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Thanksgiving in the Jumbo Republic

This is a guest post by Troy Sebastian, special projects coordinator for Ktunaxa Nation Council.

Amid the succulent smells of turkey and spice this Thanksgiving weekend, another season draws near.

In every municipality in British Columbia, lawn signs are popping up like plywood pumpkin patches. Door knocking has begun in earnest and no baby is safe from obligatory photo ops. Hand shakes and promises — the currency of democracy — reign once more.

Every town in the province is gearing up for municipal elections a month from now, except for one — the Jumbo Glacier Mountain Resort Municipality.

The reason is simple: Jumbo is a town without residents.

Jumbo is heavy on bravado and weak on substance. The project is sold as a 6,000-bed resort at the foot of a receding glacier that promises year-round skiing. Yet it is relying on taxpayer dollars to keep afloat. What Jumbo does have is the limitless support of the province in every request imaginable.

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During the past five years, the province has:

  • Extended the Environmental Assessment Certificate (2009)
  • Approved the project (2012)
  • Amended the Local Government Act to allow the creation of Jumbo municipality (2012)
  • Established Jumbo Glacier Resort Municipality with appointed mayor and council (2013)
  • Provided $260,000 in funding. The municipality’s five-year financial plan relies solely on taxpayer dollars, asking for $1 million from the province through to 2018.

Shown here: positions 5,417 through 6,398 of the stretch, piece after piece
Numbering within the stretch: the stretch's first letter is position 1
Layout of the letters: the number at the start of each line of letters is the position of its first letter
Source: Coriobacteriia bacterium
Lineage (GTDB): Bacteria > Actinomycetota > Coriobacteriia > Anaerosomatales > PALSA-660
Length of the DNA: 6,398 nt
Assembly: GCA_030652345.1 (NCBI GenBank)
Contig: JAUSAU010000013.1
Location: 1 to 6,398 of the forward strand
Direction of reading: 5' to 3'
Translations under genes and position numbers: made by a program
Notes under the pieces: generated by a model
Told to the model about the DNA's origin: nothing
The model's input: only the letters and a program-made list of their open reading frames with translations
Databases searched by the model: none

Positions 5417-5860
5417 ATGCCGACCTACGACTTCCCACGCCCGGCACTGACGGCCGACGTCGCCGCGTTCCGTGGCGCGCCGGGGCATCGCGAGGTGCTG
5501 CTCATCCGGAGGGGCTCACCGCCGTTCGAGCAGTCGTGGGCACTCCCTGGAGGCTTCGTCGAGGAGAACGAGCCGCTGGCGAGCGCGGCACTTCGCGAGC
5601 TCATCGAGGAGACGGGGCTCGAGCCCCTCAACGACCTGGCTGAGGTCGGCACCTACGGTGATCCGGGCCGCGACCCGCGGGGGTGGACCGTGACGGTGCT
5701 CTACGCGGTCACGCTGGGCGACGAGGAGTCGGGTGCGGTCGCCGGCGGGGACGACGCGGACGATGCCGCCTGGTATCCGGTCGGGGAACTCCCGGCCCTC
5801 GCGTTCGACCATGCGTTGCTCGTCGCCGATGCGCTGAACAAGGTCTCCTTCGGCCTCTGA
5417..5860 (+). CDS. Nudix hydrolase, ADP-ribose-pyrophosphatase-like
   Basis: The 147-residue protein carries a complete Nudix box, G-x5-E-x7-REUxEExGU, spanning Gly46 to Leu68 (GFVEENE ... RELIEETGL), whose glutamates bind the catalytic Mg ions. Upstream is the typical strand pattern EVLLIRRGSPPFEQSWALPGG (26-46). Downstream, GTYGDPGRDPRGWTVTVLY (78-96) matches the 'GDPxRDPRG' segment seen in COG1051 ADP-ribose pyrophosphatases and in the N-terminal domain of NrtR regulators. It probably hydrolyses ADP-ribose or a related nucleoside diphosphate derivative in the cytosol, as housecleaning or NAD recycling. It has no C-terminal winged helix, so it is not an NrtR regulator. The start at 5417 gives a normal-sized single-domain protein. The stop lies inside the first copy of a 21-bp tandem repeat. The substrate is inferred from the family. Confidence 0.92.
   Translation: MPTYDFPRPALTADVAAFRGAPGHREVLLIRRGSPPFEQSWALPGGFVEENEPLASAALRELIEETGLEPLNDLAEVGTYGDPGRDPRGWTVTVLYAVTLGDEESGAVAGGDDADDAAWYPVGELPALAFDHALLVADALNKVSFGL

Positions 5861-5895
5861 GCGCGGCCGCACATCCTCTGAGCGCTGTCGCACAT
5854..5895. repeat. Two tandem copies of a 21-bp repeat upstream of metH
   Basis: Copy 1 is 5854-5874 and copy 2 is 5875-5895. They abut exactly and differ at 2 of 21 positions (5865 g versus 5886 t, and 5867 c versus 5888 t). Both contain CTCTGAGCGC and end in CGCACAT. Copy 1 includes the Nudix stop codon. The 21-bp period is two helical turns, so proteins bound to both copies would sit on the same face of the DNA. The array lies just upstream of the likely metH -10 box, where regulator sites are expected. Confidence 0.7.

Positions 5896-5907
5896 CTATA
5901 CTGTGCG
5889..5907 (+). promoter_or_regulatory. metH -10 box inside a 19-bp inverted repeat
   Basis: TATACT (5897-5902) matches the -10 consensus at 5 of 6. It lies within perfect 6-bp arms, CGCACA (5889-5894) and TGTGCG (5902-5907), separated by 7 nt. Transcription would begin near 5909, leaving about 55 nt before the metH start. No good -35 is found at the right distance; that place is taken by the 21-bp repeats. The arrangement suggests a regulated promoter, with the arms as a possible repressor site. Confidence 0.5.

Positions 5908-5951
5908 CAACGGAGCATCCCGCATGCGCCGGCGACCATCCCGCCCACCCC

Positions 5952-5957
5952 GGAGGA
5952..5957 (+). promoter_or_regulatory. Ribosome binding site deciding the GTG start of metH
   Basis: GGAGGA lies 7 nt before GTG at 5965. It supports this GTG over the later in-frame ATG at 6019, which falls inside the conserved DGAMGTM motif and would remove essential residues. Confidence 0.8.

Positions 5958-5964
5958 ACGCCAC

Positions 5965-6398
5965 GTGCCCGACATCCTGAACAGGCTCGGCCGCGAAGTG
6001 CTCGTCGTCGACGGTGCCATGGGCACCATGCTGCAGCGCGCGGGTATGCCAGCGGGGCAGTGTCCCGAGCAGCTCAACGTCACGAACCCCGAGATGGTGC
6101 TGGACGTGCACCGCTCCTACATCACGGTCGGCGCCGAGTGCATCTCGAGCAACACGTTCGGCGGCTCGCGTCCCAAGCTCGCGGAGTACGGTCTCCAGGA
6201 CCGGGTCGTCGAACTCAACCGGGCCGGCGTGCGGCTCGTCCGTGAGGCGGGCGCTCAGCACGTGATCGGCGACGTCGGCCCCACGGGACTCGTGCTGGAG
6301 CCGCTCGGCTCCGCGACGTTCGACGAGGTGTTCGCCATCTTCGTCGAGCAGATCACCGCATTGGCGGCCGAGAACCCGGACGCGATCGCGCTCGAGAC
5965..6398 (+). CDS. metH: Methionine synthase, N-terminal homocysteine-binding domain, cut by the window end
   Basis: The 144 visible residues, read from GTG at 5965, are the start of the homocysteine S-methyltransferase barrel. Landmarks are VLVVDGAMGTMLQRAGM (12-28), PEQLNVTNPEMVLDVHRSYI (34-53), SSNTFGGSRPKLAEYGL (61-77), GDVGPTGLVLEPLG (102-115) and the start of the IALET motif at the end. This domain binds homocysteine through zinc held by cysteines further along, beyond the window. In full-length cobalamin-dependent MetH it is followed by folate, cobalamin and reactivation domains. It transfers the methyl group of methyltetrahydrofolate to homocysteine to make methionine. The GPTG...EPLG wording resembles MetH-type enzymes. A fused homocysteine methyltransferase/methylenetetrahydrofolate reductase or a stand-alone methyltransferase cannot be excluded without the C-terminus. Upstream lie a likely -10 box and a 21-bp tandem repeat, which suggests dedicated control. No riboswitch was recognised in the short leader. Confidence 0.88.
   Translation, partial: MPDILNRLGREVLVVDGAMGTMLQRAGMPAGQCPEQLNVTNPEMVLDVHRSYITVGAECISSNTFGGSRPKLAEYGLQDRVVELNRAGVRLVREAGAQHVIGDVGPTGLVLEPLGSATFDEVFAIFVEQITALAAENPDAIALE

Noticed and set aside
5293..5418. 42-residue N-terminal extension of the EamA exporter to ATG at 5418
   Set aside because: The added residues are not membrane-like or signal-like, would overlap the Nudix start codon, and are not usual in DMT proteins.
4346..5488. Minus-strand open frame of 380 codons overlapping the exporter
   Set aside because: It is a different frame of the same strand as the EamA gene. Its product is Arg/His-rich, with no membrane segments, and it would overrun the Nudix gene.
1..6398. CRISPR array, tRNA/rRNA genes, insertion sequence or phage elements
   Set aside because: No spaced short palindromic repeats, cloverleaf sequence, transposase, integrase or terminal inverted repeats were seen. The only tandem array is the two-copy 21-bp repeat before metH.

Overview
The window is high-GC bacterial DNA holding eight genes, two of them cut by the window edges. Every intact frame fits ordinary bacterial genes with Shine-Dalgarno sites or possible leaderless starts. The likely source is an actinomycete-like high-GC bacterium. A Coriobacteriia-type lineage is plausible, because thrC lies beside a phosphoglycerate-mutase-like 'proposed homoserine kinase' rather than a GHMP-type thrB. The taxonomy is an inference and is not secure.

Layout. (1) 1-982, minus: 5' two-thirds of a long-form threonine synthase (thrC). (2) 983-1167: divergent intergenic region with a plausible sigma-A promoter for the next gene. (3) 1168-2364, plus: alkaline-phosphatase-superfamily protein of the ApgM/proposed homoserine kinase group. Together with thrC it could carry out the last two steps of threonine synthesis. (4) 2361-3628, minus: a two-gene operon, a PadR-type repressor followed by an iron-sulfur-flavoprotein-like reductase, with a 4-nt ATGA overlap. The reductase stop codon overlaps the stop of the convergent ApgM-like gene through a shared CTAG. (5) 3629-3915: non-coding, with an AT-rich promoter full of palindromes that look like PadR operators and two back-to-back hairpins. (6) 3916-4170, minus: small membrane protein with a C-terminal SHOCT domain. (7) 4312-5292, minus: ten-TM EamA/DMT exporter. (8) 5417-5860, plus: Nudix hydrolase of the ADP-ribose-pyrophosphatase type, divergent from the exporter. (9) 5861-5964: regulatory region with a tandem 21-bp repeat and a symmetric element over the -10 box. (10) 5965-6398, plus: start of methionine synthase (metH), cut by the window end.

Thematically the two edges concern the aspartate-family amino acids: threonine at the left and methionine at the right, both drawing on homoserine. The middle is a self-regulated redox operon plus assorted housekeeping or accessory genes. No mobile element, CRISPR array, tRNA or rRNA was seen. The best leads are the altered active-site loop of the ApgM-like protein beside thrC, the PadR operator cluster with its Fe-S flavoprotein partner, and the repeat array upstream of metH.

Yet the province has very little to show for its support.

The developer is under significant pressure to demonstrate it has “substantially started” the project. Otherwise its Environmental Assessment Certificate will soon expire. That is why a bridge and a shack are quickly being thrown together in the Jumbo Valley.

Years of government time, money and effort in support of this project have resulted in a taxpayer-funded bridge to nowhere.

When it comes to Jumbo, the red flags are plentiful. For starters, the East Kootenay region is awash in ski resorts that are rarely at full capacity.

The closest municipality, the District of Invermere, has been officially opposed to the project for years.

At the recent Union of British Columbia Municipalities, Invermere Mayor Gerry Taft put forward a motion to oppose provincial funding for towns without residents. It was adopted unanimously.

The Ktunaxa Nation is opposed to the project as the ski resort would be located in a sacred area known as Qat’muk. Jumbo is also critical grizzly bear habitat. The NDP are opposed, as are the Greens. Heck, Hockey Hall of Famer Scott Niedermayer and Olympic Gold medalist Beckie Scott are opposed.  

Olympians, Indians and grizzly bears — oh my!

And yet, the never-ending saga of the Jumbo Glacier resort continues to push the boundaries of expectation, common sense and straight-forward believability.